Resting-state Amplitude of Low-frequency Fluctuation is a Potentially Useful Prognostic Functional Biomarker in Cervical Myelopathy
Takenaka S., Kan S., Seymour B., Makino T., Sakai Y., Kushioka J., Tanaka H., Watanabe Y., Shibata M., Yoshikawa H., Kaito T.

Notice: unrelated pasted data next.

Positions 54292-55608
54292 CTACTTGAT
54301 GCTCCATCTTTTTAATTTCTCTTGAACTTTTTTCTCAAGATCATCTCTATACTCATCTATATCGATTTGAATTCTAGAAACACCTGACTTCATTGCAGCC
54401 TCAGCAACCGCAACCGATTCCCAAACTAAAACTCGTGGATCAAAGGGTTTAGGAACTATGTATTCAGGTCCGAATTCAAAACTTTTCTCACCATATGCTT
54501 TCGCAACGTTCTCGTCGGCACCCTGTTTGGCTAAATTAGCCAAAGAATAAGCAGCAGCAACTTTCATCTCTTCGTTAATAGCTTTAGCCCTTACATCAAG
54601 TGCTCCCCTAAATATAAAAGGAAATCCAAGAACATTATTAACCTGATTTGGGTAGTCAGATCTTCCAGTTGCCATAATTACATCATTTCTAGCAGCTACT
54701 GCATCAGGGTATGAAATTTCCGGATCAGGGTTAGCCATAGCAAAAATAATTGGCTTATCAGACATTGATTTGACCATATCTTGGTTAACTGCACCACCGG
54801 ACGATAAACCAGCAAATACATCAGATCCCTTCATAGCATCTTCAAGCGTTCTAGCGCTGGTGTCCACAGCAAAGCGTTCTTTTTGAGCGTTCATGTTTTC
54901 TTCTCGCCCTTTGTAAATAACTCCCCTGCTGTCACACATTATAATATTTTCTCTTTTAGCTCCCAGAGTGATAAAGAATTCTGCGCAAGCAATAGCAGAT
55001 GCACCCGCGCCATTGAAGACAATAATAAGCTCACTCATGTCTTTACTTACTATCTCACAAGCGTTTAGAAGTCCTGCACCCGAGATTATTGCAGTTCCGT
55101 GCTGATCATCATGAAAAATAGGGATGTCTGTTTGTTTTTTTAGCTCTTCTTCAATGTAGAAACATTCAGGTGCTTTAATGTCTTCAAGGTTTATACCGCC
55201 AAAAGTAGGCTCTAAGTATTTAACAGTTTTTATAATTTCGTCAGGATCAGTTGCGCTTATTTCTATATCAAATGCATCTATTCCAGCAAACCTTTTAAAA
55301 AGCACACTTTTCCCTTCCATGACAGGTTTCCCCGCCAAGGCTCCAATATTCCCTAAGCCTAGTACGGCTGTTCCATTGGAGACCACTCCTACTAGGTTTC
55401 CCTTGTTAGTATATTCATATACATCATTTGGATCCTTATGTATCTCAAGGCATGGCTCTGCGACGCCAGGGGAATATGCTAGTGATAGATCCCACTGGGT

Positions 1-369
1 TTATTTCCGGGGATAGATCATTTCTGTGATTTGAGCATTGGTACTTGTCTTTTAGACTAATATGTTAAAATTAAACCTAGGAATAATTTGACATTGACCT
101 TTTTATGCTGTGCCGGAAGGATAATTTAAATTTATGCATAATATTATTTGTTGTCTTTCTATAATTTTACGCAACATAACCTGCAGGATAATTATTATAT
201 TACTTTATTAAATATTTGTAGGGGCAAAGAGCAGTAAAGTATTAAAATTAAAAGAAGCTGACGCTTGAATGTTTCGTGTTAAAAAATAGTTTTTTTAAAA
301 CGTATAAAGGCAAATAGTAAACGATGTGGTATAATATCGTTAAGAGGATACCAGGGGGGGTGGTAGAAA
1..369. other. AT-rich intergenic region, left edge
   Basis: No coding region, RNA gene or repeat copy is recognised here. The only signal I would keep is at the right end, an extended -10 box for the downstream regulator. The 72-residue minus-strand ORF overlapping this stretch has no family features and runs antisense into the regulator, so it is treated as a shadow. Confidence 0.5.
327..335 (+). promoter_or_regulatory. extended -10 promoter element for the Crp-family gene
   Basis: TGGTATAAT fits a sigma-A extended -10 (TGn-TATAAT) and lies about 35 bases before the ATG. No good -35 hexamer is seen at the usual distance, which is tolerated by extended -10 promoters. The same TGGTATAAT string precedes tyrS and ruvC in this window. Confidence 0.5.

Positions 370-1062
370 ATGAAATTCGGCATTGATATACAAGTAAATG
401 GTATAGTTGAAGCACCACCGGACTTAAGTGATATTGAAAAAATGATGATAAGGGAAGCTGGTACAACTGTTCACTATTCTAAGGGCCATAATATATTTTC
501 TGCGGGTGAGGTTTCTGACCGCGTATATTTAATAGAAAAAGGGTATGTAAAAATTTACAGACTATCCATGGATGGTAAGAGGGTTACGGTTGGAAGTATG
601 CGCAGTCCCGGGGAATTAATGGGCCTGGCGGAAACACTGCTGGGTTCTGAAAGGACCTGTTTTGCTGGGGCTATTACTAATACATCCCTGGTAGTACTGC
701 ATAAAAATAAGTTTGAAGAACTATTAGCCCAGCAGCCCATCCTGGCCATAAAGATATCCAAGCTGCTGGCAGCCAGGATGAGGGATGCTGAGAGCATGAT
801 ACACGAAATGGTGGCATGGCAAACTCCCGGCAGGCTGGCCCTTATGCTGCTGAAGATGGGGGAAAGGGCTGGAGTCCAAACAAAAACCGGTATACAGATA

BackgroundCervical MRI is the standard diagnostic imaging technique for patients with cervical myelopathy. However, the utility of conventional cervical MRI as a predictive biomarker for surgical recovery remains unclear, partly because of the limited information obtained from this anatomically small area. Brain resting-state functional MRI (rs-fMRI) may help identify candidate predictive biomarkers. Two analytical methods that assess local spontaneous brain activity are widely used for rs-fMRI: functional connectivity between two brain regions and amplitude of low-frequency fluctuation (ALFF). In our previous analysis of functional connectivity, we discovered that brain functional connectivity may be a predictive biomarker for neurologic recovery in patients with cervical myelopathy; however, the functional connectivity analysis identified a correlation with only one clinical outcome (the 10-second test). To establish a comprehensive prediction measure, we need to explore other brain biomarkers that can predict recovery of other clinical outcomes in patients with cervical myelopathy.Questions/purposesWe aimed to (1) elucidate preoperative ALFF alterations in patients with cervical myelopathy and how ALFF changes after surgery, with a focus on postoperative normalization and (2) establish a predictive model using preoperative ALFF by investigating the correlation between preoperative ALFF and postoperative clinical recovery in patients with cervical myelopathy.MethodsBetween August 2015 and June 2017, we treated 40 patients with cervical myelopathy. Thirty patients met our prespecified inclusion criteria, all were invited to participate, and 28 patients opted to do so (93%; 14 men and 14 women; mean age: 67 years). The 28 patients and 28 age- and sex-matched controls underwent rs-fMRI (twice for patients with cervical myelopathy: before and 6 months after cervical decompression surgery). We analyzed the same study population that was used in our earlier study investigating functional connectivity. Controls had none of the following abnormalities: neck or arm pain, visual or auditory disorders, cognitive disorder, structural brain disorder, a history of brain surgery, mental and neurologic disorders, and medications for the central nervous system. We performed ALFF comparisons between preoperative patients with cervical myelopathy and controls, analyzed postoperative ALFF changes in patients with cervical myelopathy, and performed a correlation analysis between preoperative ALFF and clinical recovery in these patients. Clinical outcomes in the cervical myelopathy group were assessed using the 10-second test, the Japanese Orthopaedic Association upper-extremity motor (JOA-UEM) score, JOA upper-extremity sensory score (JOA-UES), and Japanese Orthopaedic Association Cervical Myelopathy Evaluation Questionnaire for upper-extremity function (JOACMEQ-UEF) score before and 6 months after surgery, which is when we believe these scores generally reach a plateau. A total of 93% of those enrolled (26 of 28 patients) were analyzed both preoperatively and postoperatively; the other two were lost to follow-up.ResultsThe cervical myelopathy group had an increase in ALFF in the bilateral primary sensorimotor cortices (right, cluster size = 850 voxels, t-value = 6.10; left, cluster size = 370 voxels, t-value = 4.84) and left visual cortex (cluster size = 556 voxels, t-value = 4.21) compared with the control group. The cervical myelopathy group had a decrease in ALFF in the bilateral posterior supramarginal gyrus (right, cluster size = 222 voxels, t-value = 5.09; left, cluster size = 436 voxels, t-value = 5.28). After surgery, the bilateral sensorimotor cortices (right, cluster size = 468 voxels, t-value = 6.74; left, cluster size = 167 voxels, t-value = 5.40) and left visual cortex (cluster size = 3748 voxels, t-value = 6.66) showed decreased ALFF compared with preoperative ALFF, indicating postoperative normalization of spontaneous brain activities in these regions. However, the bilateral posterior supramarginal gyrus did not show an increase in ALFF postoperatively, although ALFF in this region decreased preoperatively. Greater levels of ALFF at the left and right frontal pole and left pars opercularis of the inferior frontal gyrus before surgery in the cervical myelopathy group were correlated with larger improvements in the JOACMEQ-UEF score 6 months after surgery (r = 0.784; p < 0.001, r = 0.734; p < 0.001 and r = 0.770, respectively; p < 0.001). The prediction formula, based on preoperative ALFF values in the left frontal pole, was as follows: the predicted postoperative improvement in the JOACMEQ-UEF score = 34.6 × preoperative ALFF value - 7.0 (r2= 0.614; p < 0.001).ConclusionsOur findings suggest that preoperative ALFF may be a biomarker for postoperative recovery in that it predicted postoperative JOACMEQ-UEF scores. To establish a comprehensive prediction measure for neurologic recovery in patients with cervical myelopathy, a multicenter study is underway.Level of EvidenceLevel II, diagnostic study.